NetWellness is a global, community service providing quality, unbiased health information from our partner university faculty. NetWellness is commercial-free and does not accept advertising.
Sunday, April 30, 2017
Head circumference of premature baby
My baby boy was born 6 weeks premature.At the time of birth his weight was 1.83 kgs and his head circumference was 28 cms.Now he is 4 months old.His weight is 6.24 kgs and head circumference is 37.5 cms.Please let me know if this is fine.
The doctor on his visit yesterday said that his HC is very low in the 3rd percentile which is abnormal.I Am so worried.
I appreciate how worried you must be! That is very concerning information. In rechecking the information on his birth measurements and how they plot on intrauterine growth charts, I can tell you that his birth weight, which is likely to be accurate, places your son in the growth pattern for weight that is appropriate for him as a 34 week gestation infant. So he had adequate weight gain during his time before birth. However, his head circumference, which is a measurement that is frequently inaccurate, was far below normal for his prenatal length of development. It is not even on the chart at all and is therefore well below the 3rd percentile. That could be true or that could be false depending upon the accuracy of the measurement and there is no way to know that now.
Turning to his 4-month-old measurements, and assuming that you are not subtracting his 6 weeks of prematurity from his chronological age, which really needs to be done, he is actually is a 2.5 month-old infant and his growth and development should reflect expectations for a 2.5 month-old, not a four-month-old. Plotting his measurements on a growth chart specific for low birth weight preterm infant boys at 2.5 months of age, his weight continues to be very good, in fact it is at nearly the 95th percentile for a preterm infant boy at 2.5 months of age, with only 5 % of little preterm boys his age weighing more than he does. If you did already correct for prematurity and he really is a four-month-old, his weight nearly at the 50th percentile with about half of preterm boys four-months old weighing more than he does and about half weighing less. At 2.5 months of corrected age on the correct low birth weight boys growth chart his head circumference is a little below the 5th percentile. If he really is 4-months of age corrected for prematurity, he is below the 3 rd percentile as his pediatrician says.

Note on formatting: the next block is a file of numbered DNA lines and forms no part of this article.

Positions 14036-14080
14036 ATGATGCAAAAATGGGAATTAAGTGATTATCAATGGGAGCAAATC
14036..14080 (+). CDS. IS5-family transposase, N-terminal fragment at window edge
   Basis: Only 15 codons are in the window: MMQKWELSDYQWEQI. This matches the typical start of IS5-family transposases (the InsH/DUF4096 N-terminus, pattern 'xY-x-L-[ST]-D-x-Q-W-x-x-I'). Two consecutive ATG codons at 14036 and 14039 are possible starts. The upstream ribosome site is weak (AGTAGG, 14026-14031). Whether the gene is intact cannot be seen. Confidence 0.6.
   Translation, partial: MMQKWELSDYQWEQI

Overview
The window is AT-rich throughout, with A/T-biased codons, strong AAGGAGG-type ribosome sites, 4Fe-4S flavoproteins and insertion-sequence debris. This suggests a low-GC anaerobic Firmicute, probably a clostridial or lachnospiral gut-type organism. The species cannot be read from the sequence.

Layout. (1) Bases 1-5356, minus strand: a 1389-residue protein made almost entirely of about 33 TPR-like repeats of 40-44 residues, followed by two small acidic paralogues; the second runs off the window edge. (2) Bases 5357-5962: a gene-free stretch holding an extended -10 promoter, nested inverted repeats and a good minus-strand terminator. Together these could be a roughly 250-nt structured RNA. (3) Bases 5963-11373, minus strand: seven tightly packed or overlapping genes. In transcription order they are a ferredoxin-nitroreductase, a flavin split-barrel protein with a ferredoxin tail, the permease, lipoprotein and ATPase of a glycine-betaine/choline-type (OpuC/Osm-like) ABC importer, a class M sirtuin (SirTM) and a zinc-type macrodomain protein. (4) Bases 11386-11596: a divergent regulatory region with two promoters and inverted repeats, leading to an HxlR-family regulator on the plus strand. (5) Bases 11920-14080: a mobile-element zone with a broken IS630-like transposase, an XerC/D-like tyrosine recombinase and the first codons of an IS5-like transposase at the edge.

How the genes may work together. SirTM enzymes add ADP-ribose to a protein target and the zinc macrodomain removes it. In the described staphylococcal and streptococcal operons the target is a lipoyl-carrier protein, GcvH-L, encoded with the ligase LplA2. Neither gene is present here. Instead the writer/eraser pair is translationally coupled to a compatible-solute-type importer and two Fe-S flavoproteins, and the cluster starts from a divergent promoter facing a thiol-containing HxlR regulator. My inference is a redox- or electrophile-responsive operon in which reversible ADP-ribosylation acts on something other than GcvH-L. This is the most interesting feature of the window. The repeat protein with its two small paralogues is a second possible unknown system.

So the good news is that if his head measurement at birth was correct, then he actually has experienced excellent catch up growth in his head circumference to be nearly on the growth curve when he started out no where near it. On the less positive side, his head circumference always being so small is concerning since it is an indirect measurement of the size of the brain and the size of the brain usually relates to the chances for normal functioning. However, parental genetics also influences head size. If you and the baby's father have smaller than average head sizes, the smaller head size of the baby may be only a reflection of his genetic heritage for head size and have nothing whatsoever to do with intellectual ability.
Being born early really does impact infant growth and development, even when the baby is a good size and has a trouble free time after birth. The brain is still no where near ready for life outside the mother's body and our ability to nourish a preterm infant as well as the mother's placenta does is limited. research shows that many preterm babies do have learning problems in school that are not measurable before they must deal with reading, writing, and math. Just as true is that at this point in time, we do not have the ability to predict any child's development with any precision. We know that good parenting and good health care help the baby to achieve the most possible. So the parent's role is critical for each baby.
I think think his doctor is correct in being concerned that there may be a problem. If a consultation with a neurologist, an MRI of your son's head, or early intervention services are recommended, those would be good recommendations to accept to make sure that everything possible is done to identify problems early and support the well being of your son. There may be no problem at all, which would be greatly relieving to know.
I can't stress enough how important it is to take care of yourself too by seeking the support and help you need to be a happy and healthy mother for your child. You are clearly doing a great job helping him to grow well and getting him to a good doctor. However, you cannot give to him the care and love he needs if you are on empty.
I hope this is helpful!
Mary M Gottesman, PhD, RN, CPNP, FAAN
Professor of Clinical Nursing
College of Nursing
The Ohio State University